From the area abandoned by a displaced person, therefore, land held by him in an urban area has been placed in a separate category and only the balance of his land, described as agricultural property, is subjected to valuation and cut with a view to allotment of agricultural land in East Punjab and Pepsu.'
The resettlement scheme, therefore, does not deal with urban agricultural land. It, however, deals with agricultural land in the suburbs of a city of town but by evaluating it at a higher figure on account of its location. It is, therefore, clear that under the Administration of Evacuee Property Act, 1950, the urban agricultural land was considered to belong to a special category and was leased and allotted as such to displaced persons who had left similar lands in Pakistan.
(3) These leases and allotments made by the Custodian were, however, of temporary nature. In 1954 the Government of India came to the conclusion that the evacuee property should be dealt with on permanent basis and the displaced persons should be given final compensation. Accordingly it enacted the Displaced Persons (Compensation and Rehabilitation) Act (Act No. 4 of 1954). Section 14 of this Act constituted a compensation pool which inter alia consisted of all evacuee property acquired under S. 12 of the Act. The Central Government acquired the evacuee urban agricultural lands besides other agricultural lands etc. Under S. 4 of the Act all displaced persons having verified claims were to apply for payment of compensation. This was done.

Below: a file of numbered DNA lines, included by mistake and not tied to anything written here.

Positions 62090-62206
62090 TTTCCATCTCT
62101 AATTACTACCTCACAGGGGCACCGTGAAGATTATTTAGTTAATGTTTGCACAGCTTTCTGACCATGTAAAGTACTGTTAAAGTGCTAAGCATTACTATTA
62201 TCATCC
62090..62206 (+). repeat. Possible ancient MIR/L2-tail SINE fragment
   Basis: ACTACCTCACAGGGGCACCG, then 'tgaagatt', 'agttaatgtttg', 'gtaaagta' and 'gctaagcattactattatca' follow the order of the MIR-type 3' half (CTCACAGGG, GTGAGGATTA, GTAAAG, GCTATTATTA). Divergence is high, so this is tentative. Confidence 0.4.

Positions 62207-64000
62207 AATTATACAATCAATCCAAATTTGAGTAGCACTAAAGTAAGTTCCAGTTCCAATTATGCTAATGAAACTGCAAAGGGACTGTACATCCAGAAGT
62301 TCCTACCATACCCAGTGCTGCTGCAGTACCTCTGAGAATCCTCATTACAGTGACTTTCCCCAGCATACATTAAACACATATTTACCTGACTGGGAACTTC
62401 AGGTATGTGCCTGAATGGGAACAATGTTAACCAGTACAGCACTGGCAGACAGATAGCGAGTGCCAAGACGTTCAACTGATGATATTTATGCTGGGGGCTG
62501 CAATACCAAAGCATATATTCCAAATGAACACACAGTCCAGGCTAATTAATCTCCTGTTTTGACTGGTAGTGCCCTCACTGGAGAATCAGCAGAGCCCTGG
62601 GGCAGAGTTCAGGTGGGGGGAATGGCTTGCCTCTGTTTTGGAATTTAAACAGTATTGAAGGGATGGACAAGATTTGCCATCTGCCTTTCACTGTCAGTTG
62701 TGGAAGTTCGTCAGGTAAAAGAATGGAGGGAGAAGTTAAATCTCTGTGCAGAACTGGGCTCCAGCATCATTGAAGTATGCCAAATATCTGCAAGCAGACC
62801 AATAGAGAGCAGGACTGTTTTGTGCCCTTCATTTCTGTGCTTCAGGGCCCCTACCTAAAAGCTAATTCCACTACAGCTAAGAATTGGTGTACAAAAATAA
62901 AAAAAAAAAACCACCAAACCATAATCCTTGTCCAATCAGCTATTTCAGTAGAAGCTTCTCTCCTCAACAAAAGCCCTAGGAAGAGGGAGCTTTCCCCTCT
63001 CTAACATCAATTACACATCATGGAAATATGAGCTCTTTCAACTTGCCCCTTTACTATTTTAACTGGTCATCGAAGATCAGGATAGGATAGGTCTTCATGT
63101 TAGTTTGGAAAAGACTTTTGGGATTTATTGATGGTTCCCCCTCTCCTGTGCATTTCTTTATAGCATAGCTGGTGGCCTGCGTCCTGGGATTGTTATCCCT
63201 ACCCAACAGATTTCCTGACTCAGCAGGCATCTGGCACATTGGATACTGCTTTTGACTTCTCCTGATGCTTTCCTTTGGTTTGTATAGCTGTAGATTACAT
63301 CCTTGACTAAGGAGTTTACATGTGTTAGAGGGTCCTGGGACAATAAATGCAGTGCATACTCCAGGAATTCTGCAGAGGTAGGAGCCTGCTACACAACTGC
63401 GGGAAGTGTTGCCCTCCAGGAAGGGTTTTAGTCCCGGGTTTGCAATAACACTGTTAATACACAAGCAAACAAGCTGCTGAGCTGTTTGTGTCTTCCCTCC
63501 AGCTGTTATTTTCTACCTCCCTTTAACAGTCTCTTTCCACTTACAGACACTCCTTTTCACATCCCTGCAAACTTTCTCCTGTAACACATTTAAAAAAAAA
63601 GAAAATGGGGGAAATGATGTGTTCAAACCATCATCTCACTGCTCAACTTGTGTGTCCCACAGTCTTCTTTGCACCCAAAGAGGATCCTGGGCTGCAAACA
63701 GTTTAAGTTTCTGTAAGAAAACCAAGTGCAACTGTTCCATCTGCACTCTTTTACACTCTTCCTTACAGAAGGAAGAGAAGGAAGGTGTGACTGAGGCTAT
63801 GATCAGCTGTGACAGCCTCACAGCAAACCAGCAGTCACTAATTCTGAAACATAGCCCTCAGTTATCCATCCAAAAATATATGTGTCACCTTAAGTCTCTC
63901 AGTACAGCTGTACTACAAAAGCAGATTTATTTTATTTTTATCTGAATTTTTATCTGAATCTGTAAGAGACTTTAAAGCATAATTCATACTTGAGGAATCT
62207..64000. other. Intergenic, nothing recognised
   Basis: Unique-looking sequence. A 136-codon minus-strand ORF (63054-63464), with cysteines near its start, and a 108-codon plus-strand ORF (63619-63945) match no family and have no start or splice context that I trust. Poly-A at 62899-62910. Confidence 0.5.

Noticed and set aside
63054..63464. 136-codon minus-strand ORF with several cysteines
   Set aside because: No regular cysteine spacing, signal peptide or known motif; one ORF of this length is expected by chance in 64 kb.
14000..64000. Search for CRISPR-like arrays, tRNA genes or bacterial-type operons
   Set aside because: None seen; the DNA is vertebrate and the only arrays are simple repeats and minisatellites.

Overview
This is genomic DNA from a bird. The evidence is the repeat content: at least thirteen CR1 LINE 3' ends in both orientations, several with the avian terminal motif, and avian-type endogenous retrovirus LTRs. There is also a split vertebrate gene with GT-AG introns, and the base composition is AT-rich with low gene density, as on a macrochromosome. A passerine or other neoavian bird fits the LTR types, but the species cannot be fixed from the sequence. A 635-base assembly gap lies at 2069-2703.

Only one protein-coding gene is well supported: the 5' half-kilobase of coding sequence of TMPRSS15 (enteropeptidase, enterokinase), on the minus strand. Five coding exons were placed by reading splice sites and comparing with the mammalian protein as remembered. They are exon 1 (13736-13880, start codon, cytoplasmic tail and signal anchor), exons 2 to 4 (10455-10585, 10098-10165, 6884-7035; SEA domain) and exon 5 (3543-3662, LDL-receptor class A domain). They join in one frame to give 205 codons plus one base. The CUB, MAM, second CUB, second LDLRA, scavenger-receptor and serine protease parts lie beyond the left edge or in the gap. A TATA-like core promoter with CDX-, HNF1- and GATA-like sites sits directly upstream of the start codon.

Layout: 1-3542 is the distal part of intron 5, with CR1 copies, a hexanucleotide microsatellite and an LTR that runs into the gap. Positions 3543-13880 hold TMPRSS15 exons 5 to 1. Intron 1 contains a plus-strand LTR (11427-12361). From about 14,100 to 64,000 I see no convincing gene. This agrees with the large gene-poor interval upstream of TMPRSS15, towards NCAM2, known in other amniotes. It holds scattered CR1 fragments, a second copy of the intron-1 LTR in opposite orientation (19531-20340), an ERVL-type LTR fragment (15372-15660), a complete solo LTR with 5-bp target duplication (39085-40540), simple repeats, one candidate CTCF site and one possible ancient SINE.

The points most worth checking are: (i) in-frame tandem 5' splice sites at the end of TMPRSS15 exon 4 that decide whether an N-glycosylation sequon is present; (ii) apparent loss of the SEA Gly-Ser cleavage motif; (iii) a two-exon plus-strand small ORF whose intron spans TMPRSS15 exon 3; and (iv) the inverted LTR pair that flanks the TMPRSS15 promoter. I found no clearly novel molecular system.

Section 8 lays down the mode of payment of compensation. Under this provision the compensation may inter alia be paid by sale of any property or by any other mode of transfer to the displaced persons from the compensation pool. The Central Government under S. 40 has been empowered to make rules to carry out the purposes of the Act and in particular inter alia to provide for the scales according to which, the form and manner in which, and the instalments by which, compensation may be paid to displaced persons.
Exhaustive rules under this Act have been made and are known as 'Displaced Persons (Compensation and Rehabilitation) Rules, 1955' which have been modified from time to time. These Rules are divided into chapters. Chapters V to X deal with payment of compensation out of various categories of evacuee properties constituting part of the compensation pool. Chapter V makes rules relating to transfer of evacuee property. The properties mentioned therein are residential properties, shops and industrial concerns. This Chapter does not specifically deal with urban agricultural land. It is for this reason that both sides in their pleadings state that Chapter V does not deal with urban agricultural land.